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v APPENDIX AWAVE PROPAGATION BETWEEN ON-CHIP ANTENNA PAIR. . . . .113 A.1Multi-path Model for On-chip Antenna Pair . . . . . . . . . . . . .113 A.2Electric Field Due to Path A, C, D. . . . . . . . . . . . . . . . .116 LIST OF REFERENCES. . . . . . . . . . . . . . . . . . . . . . . . .123 LIST OF REFERENCES. . . . . . . . . . . . . . . . . . . . . . . . .123 BIOGRAPHICAL SKETCH128 APPENDIX WAVE PROPAGATION BETWEEN ON-CHIP ANTENNA PAIR. . . . . . .114 A.1Multi-path Model for On-chip Antenna Pair . . . . . . . . . . . . .114 A.2Electric Field Due to Path A, C, D. . . . . . . . . . . . . . . . .117 LIST OF REFERENCES. . . . . . . . . . . . . . . . . . . . . . . . .124 BIOGRAPHICAL SKETCH. . . . . . . . . . . . . . . . . . . . . . .129

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vi LIST OF TABLES 3-1Cut-off frequencies . . . . . . . . . . . . . . . . . . . . . . . . .49 4-1Transistors sizing for the first 4 stages SCL divi der . . . . . . . . . . . .68 5-1Comparison of high-performance clock di stribution networks recently reported. 106 Table Page

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vii LIST OF FIGURES 1-1H-tree clock distribution network . . . . . . . . . . . . . . . . . . . .2 1-2Diagram of skew compensation scheme (a ) two feedback paths (b) one feedback path . . . . . . . . . . . . . . . . . . . . . . . . . . . . . . . . .4 1-3Diagram of clock distributi on with (a) distributed ring os cillators (b) di stributed PLLs . . . . . . . . . . . . . . . . . . . . . . . . . . . . . . . . .5 1-4Clock distribution network using coupled standing-wave (a) Clock distribution (b) Coupled standing-wave oscillators. . . . . . . . . . . . . . . . . 6 1-5Optical clock distribution with the propagation medium of (a) freespace (b) waveguides . . . . . . . . . . . . . . . . . . . . . . . . . . . . . . . . .8 1-6Conceptual diagrams of (a) intra-chip (b) inter-chip wireless cl ock distribution system . . . . . . . . . . . . . . . . . . . . . . . . . . . . . . . . .9 1-7Block diagram of clock tr ansmitter. . . . . . . . . . . . . . . . . . .11 1-8Block diagram of clock receiver . . . . . . . . . . . . . . . . . . . .11 2-1Linear dipole antenna . . . . . . . . . . . . . . . . . . . . . . . .16 2-2Directivity vs. frequency for a 2-mm antenna pair in free space, AlN and 20 -cm Si . . . . . . . . . . . . . . . . . . . . . . . . . . . . . . . . .22 2-3Radiation efficiency vs. frequency for a 2-mm antenna in fr ee space, AlN and 20 cm Si . . . . . . . . . . . . . . . . . . . . . . . . . . 22 2-4Effective area vs. frequency for a 2mm antenna in free space, AlN and 20 -cm Si . . . . . . . . . . . . . . . . . . . . . . . . . . . . . . . . .23 2-5A dipole antenna pair in a uniform medium . . . . . . . . . . . . . . .23 Figure Page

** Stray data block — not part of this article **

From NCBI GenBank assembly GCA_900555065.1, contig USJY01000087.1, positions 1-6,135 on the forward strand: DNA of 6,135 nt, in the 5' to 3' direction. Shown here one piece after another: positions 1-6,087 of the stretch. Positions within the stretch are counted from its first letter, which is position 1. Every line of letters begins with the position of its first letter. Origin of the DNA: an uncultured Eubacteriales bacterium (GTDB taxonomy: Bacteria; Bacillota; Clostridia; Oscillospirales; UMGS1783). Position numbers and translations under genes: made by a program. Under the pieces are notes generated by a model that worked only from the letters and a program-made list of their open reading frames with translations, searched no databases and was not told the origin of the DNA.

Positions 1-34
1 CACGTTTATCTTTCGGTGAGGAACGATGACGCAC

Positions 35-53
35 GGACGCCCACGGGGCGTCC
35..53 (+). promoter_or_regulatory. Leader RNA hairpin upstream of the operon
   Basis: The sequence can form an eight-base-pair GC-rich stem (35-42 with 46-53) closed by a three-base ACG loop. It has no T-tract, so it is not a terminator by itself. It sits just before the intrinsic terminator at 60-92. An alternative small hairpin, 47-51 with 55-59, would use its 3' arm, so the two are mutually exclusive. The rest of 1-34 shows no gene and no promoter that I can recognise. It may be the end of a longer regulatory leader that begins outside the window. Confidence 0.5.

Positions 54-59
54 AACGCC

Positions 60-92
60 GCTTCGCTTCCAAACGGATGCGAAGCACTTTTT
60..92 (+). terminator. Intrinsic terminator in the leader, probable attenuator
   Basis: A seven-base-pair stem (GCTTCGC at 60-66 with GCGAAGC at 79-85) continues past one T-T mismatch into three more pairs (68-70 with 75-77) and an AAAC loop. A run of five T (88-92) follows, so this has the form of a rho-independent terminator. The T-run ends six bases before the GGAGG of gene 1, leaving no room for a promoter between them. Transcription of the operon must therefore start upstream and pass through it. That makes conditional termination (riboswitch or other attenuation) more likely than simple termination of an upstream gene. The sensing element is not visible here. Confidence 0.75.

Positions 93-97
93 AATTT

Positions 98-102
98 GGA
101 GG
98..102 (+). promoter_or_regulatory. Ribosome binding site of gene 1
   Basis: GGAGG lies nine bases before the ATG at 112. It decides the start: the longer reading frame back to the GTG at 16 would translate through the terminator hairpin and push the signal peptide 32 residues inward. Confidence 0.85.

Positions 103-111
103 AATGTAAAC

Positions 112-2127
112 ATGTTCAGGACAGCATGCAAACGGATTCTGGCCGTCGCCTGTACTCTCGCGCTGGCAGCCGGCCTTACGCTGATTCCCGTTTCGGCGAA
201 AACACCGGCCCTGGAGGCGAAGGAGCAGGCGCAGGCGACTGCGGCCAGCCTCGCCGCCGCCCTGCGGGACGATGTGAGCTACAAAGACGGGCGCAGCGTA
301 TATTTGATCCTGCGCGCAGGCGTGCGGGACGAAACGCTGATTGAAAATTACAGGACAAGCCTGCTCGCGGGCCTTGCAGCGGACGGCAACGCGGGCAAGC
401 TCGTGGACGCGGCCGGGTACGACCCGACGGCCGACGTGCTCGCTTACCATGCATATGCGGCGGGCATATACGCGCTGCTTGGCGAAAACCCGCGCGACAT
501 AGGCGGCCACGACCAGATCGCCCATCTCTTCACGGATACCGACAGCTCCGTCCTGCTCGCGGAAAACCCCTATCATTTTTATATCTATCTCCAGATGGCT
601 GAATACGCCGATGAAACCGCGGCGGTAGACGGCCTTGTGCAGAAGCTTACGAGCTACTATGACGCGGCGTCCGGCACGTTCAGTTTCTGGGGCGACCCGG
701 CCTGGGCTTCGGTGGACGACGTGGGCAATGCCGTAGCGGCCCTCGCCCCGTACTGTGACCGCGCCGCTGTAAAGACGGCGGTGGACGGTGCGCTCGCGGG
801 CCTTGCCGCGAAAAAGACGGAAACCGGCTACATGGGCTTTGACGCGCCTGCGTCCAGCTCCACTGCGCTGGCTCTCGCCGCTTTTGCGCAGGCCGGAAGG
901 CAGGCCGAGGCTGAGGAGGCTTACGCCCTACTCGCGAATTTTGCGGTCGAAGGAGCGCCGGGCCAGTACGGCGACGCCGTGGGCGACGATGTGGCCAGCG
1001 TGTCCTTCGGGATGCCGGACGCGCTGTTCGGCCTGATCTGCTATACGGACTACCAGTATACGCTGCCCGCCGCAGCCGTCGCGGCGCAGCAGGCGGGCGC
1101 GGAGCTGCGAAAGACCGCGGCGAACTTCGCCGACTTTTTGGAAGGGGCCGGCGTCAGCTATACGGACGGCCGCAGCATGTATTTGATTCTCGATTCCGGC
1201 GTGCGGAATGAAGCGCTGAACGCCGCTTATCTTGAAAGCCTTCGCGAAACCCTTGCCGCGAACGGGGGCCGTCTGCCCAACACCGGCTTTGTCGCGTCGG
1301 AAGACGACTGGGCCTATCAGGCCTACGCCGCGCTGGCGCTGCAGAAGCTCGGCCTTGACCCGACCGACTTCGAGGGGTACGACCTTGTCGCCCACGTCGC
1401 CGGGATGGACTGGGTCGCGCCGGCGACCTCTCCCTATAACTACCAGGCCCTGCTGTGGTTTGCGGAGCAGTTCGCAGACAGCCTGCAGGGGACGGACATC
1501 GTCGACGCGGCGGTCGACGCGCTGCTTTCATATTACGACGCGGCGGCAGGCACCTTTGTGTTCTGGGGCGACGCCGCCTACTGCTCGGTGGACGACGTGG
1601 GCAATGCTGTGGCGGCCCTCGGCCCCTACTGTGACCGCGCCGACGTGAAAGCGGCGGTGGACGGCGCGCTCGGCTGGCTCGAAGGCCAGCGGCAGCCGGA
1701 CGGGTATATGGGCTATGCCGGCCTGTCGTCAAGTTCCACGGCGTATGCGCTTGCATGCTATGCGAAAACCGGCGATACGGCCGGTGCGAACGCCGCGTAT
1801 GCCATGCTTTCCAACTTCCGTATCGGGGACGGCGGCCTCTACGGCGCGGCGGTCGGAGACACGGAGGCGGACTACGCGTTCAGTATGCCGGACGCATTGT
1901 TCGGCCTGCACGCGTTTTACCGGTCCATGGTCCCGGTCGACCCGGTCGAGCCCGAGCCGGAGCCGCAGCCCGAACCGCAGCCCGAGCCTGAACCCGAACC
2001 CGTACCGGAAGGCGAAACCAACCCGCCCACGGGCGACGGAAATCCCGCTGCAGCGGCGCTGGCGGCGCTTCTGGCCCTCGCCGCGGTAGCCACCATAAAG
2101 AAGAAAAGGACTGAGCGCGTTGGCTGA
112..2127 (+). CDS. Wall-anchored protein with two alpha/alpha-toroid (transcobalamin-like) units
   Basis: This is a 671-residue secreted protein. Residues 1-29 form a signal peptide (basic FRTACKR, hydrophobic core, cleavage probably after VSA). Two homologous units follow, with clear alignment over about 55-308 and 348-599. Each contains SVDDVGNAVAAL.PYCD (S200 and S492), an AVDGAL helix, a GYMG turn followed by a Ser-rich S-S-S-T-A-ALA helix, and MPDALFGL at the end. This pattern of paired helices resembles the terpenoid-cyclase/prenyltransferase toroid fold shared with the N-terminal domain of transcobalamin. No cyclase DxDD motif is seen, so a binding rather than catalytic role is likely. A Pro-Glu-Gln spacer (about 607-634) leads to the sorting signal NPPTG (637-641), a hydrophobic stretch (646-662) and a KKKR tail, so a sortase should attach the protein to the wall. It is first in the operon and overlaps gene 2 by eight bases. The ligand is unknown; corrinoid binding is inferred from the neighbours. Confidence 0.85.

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viii 2-6Power gain vs. frequency for a 2-mm antenna pair in fr ee space, AlN and 20 -cm Si . . . . . . . . . . . . . . . . . . . . . . . . . . . . . . . . .25 2-7Power gain vs. distance for a 2-mm antenna pair in different media at 24 GHz .25 2-8Power gain vs. frequency in 20 -cm Si for different antenna length . . . . .26 2-9Peak power gain vs. corres ponding frequency in Si with different resistivity . 27 2-10Power gain vs. antenna length at 20 and 100 GHz in 20 -cm and 100 -cm Si .28 2-11Optimal antenna length vs. corresponding fr equency in freespace, AlN and Si .28 2-12Power gain vs. resistivity of silicon, at optimal antenna length . . . . . . . .29 2-13Radiation pattern at the optimal antenna length at 20 GHz and 100 GHz . . . 30 2-14Radiation pattern at 0.5 x the optimal an tenna length at 20 GHz and 100 GHz. .30 3-1Clock distribution using an off-chip antenna . . . . . . . . . . . . . . .32 3-2Measurement setup . . . . . . . . . . . . . . . . . . . . . . . . .34 3-3Balun and semi-rigid cables . . . . . . . . . . . . . . . . . . . . .35 3-4Antenna test chamber with absorber liners . . . . . . . . . . . . . 36 3-5Measured impedance of 2-mm zigzag dipole . . . . . . . . . . . . . . .37 3-6Two-port network composed of balun, semi-r igid cables and probe . . . . . .38 3-7Comparison of measured S11 and calculated S11 . . . . . . . . . . . . .38 3-8Layout of the test chip. . . . . . . . . . . . . . . . . . . . . . . .39 3-9Antenna gain on a 20-cm substrate. . . . . . . . . . . . . . . . 40 3-10Zigzag dipole antenna gain as a functio n of the separation between a wafer and an off-chip antenna. . . . . . . . . . . . . . . . . . . . . . . 40 3-11Zigzag dipole gain performance on different subs trates.. . . . . . . . . . .41 3-12Average gain (24 to 24.2 GHz) vs. separa tion for 2-mm zigzag dipole antenna. .41 3-13Average gain (24 to 24.2 GHz)vs. substrat e resistivity for zigzag dipole antennas42